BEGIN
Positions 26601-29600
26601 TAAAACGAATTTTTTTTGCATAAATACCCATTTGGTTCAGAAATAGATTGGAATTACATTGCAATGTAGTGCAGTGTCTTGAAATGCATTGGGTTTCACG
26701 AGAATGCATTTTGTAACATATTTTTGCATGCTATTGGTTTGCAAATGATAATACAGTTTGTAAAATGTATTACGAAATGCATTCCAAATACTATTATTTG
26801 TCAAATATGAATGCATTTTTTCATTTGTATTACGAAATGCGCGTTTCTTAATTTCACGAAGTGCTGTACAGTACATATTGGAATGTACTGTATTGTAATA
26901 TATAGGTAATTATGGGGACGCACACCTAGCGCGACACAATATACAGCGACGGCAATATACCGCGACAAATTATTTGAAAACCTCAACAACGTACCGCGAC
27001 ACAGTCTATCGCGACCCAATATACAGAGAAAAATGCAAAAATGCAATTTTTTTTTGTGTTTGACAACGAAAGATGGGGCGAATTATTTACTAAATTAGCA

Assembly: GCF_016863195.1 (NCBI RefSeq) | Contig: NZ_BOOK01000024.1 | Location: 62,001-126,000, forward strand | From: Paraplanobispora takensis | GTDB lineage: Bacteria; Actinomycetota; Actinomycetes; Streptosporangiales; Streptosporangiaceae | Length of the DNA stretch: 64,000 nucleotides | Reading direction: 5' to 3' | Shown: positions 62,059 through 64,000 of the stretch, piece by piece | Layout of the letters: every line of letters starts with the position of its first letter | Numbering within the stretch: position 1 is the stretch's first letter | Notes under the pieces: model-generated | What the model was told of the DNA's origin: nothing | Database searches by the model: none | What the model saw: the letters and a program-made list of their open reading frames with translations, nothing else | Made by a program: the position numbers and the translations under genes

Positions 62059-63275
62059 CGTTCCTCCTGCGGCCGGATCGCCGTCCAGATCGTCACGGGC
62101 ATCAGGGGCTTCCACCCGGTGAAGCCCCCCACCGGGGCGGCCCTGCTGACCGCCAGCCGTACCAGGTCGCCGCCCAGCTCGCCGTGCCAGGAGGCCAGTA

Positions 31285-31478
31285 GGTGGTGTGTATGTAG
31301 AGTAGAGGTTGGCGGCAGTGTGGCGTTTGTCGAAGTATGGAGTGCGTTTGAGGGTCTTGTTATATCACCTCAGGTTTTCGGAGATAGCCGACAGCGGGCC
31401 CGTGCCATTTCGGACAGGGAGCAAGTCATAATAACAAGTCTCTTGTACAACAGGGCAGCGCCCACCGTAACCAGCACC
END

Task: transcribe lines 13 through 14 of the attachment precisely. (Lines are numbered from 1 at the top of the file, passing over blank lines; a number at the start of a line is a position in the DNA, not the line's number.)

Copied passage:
31301 AGTAGAGGTTGGCGGCAGTGTGGCGTTTGTCGAAGTATGGAGTGCGTTTGAGGGTCTTGTTATATCACCTCAGGTTTTCGGAGATAGCCGACAGCGGGCC
31401 CGTGCCATTTCGGACAGGGAGCAAGTCATAATAACAAGTCTCTTGTACAACAGGGCAGCGCCCACCGTAACCAGCACC